Aretha and von Hildebrand

JMJ

The Readings for the 20th Sunday, Tempus per Annum (C2)

Let us lay aside every weight, and the sin which doth so easily beset us, and let us run with patience the race that is set before us

Hebrews 12:1b

THE GOSPEL TODAY is one of the Hard Sayings of Jesus. The Prince of Peace says, “I have come to set the earth on fire, and how I wish it were already blazing!… Do you think that I have come to establish peace on the earth?v No, I tell you, but rather division.” People who, by earthly standards, should be together are going to be divided by Jesus. If you think his family list is hard to read, just remember that Jesus’ Gospel sets Americans against each other. Following Jesus’ Gospel sets Russians against each other. Following Jesus’ Gospel sets together Jews and Palestinians, Whites and Blacks, Democrats and Republicans, and worse. Anyone who says they are a Christian first (and everything else second or not at all) is united together. Anyone who puts Christian second… is instantly divided off. You can be a Catholic American. But you can’t be an American Catholic.

I’ve been reading Transformation in Christ by Dietrich von Hildebrand. It’s a bit of a hard slog because so much of what he says strikes home. It started with this episode of the Catholic Stuff podcast. From the opening line, he had me, “Readiness to change is the fundamental precondition to transformation in Christ.” I knew I had to read the book and so I’m doing so. But there is it, the invitation to change.

Nearly 20 years ago, I asked on the blog, “What if the one thing I think I know about myself is the one thing I’m wrong about?” I’ve been wrestling with that question and with the implications of every possible answer for the last 20 years. What is my identity? Is it possible that the thing I call my “identity” isn’t. And is it further possible that the thing I call my identity is one of these burdens that hold me back? What if the one thing I think I know about myself is the one thing that’s wrong?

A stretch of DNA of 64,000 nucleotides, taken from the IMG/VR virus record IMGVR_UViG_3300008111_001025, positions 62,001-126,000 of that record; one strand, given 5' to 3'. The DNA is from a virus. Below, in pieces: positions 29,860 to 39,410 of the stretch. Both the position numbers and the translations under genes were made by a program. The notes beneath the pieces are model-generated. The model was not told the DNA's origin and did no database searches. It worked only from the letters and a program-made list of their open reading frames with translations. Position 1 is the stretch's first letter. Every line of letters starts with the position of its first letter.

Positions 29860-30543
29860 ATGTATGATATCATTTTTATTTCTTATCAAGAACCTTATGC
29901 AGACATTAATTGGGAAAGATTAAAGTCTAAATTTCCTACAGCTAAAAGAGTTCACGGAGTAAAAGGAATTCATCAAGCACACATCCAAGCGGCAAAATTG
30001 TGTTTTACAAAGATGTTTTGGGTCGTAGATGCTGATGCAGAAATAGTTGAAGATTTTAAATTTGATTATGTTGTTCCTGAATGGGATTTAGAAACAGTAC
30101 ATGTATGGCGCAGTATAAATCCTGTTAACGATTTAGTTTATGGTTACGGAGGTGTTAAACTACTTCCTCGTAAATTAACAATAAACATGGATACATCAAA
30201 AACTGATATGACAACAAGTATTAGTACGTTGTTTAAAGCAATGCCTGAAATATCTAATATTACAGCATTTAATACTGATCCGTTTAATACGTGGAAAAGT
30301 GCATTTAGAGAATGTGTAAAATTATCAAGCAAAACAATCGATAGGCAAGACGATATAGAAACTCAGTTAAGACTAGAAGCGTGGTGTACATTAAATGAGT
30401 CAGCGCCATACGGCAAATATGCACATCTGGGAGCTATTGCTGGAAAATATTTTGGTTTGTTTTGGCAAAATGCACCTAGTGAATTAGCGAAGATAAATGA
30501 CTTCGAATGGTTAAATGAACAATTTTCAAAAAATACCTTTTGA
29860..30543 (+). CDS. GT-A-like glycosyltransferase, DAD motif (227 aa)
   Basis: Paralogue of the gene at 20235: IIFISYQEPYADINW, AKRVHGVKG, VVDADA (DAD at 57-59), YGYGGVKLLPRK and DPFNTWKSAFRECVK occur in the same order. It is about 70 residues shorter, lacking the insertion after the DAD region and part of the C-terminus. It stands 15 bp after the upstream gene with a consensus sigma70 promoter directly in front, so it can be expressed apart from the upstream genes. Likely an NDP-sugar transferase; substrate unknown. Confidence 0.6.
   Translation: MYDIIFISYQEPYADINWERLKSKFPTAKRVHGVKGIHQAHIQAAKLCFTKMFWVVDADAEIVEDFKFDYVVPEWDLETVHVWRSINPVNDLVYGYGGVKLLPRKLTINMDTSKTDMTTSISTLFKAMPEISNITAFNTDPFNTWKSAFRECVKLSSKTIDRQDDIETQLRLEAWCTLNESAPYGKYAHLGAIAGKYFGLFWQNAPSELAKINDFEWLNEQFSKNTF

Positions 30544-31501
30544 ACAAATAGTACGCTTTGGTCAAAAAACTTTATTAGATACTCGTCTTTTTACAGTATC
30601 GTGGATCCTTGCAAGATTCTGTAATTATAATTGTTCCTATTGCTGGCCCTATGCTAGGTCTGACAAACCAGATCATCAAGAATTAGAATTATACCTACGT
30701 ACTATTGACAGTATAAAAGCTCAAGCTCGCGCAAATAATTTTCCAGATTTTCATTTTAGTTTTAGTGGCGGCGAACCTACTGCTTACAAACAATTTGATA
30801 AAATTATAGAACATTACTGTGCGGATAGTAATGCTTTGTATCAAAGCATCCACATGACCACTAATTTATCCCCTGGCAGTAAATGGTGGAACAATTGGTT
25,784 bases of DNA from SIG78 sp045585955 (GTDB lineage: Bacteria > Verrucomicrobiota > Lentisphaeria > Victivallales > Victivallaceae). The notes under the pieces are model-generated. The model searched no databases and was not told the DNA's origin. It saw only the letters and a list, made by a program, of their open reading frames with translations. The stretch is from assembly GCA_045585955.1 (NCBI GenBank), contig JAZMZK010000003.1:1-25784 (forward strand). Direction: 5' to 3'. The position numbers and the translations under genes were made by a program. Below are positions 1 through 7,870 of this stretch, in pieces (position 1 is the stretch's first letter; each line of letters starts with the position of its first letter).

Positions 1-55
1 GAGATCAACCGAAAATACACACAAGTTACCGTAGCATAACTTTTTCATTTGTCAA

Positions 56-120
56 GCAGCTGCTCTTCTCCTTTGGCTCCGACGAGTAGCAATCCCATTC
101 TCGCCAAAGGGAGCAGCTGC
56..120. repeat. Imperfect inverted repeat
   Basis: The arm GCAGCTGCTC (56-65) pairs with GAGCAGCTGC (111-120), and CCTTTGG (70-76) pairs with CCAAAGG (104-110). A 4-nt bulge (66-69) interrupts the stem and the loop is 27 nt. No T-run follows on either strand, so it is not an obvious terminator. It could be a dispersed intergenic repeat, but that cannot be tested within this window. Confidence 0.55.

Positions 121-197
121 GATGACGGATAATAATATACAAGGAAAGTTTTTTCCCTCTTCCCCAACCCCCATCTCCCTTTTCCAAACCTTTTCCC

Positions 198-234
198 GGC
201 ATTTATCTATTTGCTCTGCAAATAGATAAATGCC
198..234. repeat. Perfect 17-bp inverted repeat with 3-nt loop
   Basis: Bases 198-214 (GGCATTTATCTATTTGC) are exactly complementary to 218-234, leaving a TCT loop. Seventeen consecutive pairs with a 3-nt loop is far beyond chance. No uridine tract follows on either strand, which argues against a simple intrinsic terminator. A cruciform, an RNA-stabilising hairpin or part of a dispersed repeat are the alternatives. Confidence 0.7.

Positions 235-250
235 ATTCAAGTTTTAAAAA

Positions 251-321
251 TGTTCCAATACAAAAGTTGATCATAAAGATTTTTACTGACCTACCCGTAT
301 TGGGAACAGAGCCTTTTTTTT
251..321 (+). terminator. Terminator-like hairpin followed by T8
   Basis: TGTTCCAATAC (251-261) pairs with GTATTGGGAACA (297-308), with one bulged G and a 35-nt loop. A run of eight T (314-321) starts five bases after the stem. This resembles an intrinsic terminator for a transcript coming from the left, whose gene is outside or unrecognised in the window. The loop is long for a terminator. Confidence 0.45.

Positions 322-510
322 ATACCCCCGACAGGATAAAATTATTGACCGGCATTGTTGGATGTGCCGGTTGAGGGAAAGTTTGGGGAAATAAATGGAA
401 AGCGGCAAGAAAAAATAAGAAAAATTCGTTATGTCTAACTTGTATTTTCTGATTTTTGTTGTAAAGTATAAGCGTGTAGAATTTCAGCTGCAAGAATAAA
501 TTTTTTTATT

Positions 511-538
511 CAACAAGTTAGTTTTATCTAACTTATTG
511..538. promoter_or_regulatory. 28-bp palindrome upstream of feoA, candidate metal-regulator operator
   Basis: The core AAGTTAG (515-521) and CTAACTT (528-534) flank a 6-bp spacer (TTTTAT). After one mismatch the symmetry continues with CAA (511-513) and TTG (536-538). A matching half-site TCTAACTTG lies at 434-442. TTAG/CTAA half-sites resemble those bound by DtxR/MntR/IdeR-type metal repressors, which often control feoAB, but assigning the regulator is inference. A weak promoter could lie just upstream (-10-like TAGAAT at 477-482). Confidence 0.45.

As von Hildebrand explores his topic, he leaves the reader aware that one can hold nothing back from Jesus. The word “Catholic” means “whole”. One must be “whole” to be a Catholic. One must be wholly whole, and wholly holy as Miss Franklin sang, and to get there one must give oneself wholly to Christ as an offering, as the clay gives itself wholly to the potter and says, “do with me as you will”. And there’s no telling what will come off the wheel then. But holding something back, saying “change everything except this one thing…” is to not be catholic, to not be whole. Everything must be carried to God in prayer. Hold anything back is to fail.

And is not to change.

Von Hildebrand writes that we must make the choice to serve God from our free center. We cannot respond from our fallen nature or from any false identities. This is what St Paul says about tossing aside all this extra weight and the sin that besets us. Baptism has set a free place in our heart and from there we can address our assent to God. But even to get there – away from all our fake selves, our desires for praise, our self-interest – this is an act of God in his all-powerful love giving us the grace to do this. Yet we have to be willing to dance with our lover to the song he sings or it’s all for naught. When we turn it all over to him we can be changed in his fire to a plan not of our own choosing. When we hold back, the dance can’t even start.

Yet by turning it all over is to move from that free place in our heart to authentic freedom in Christ. Jesus will cut us off from the world and make us whole.

Author: Huw Raphael

A Dominican Tertiary living in San Francisco, CA. He feeds the homeless and is studying to be a Roman Catholic Deacon. He enjoys cooking, keto, cats, long urban hikes, and SF Beer Week.

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